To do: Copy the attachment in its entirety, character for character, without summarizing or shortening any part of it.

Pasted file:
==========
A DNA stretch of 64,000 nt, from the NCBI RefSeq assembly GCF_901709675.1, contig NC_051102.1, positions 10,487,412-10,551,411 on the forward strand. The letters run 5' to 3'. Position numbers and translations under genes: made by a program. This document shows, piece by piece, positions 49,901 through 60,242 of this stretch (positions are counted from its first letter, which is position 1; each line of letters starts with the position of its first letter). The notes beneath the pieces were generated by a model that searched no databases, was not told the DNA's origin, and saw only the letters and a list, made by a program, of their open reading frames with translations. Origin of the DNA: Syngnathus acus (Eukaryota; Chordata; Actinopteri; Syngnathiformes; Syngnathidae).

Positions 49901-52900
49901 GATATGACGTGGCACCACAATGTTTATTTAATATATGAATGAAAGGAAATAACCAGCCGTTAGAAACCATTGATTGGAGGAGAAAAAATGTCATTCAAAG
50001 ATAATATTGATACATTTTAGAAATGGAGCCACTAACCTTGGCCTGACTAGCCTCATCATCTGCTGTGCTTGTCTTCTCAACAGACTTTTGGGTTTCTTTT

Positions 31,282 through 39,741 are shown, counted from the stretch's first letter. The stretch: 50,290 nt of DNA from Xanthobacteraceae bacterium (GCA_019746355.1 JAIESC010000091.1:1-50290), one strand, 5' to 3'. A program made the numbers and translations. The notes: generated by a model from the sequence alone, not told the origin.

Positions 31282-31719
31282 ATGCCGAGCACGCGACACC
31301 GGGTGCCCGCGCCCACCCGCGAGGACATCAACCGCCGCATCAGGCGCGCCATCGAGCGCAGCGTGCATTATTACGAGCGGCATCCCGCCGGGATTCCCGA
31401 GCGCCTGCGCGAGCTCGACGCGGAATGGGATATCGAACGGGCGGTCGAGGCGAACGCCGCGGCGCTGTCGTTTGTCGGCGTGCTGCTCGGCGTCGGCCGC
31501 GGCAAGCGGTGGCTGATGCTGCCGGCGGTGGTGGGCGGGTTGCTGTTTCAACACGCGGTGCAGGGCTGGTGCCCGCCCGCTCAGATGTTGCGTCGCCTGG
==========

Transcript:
A DNA stretch of 64,000 nt, from the NCBI RefSeq assembly GCF_901709675.1, contig NC_051102.1, positions 10,487,412-10,551,411 on the forward strand. The letters run 5' to 3'. Position numbers and translations under genes: made by a program. This document shows, piece by piece, positions 49,901 through 60,242 of this stretch (positions are counted from its first letter, which is position 1; each line of letters starts with the position of its first letter). The notes beneath the pieces were generated by a model that searched no databases, was not told the DNA's origin, and saw only the letters and a list, made by a program, of their open reading frames with translations. Origin of the DNA: Syngnathus acus (Eukaryota; Chordata; Actinopteri; Syngnathiformes; Syngnathidae).

Positions 49901-52900
49901 GATATGACGTGGCACCACAATGTTTATTTAATATATGAATGAAAGGAAATAACCAGCCGTTAGAAACCATTGATTGGAGGAGAAAAAATGTCATTCAAAG
50001 ATAATATTGATACATTTTAGAAATGGAGCCACTAACCTTGGCCTGACTAGCCTCATCATCTGCTGTGCTTGTCTTCTCAACAGACTTTTGGGTTTCTTTT

Positions 31,282 through 39,741 are shown, counted from the stretch's first letter. The stretch: 50,290 nt of DNA from Xanthobacteraceae bacterium (GCA_019746355.1 JAIESC010000091.1:1-50290), one strand, 5' to 3'. A program made the numbers and translations. The notes: generated by a model from the sequence alone, not told the origin.

Positions 31282-31719
31282 ATGCCGAGCACGCGACACC
31301 GGGTGCCCGCGCCCACCCGCGAGGACATCAACCGCCGCATCAGGCGCGCCATCGAGCGCAGCGTGCATTATTACGAGCGGCATCCCGCCGGGATTCCCGA
31401 GCGCCTGCGCGAGCTCGACGCGGAATGGGATATCGAACGGGCGGTCGAGGCGAACGCCGCGGCGCTGTCGTTTGTCGGCGTGCTGCTCGGCGTCGGCCGC
31501 GGCAAGCGGTGGCTGATGCTGCCGGCGGTGGTGGGCGGGTTGCTGTTTCAACACGCGGTGCAGGGCTGGTGCCCGCCCGCTCAGATGTTGCGTCGCCTGG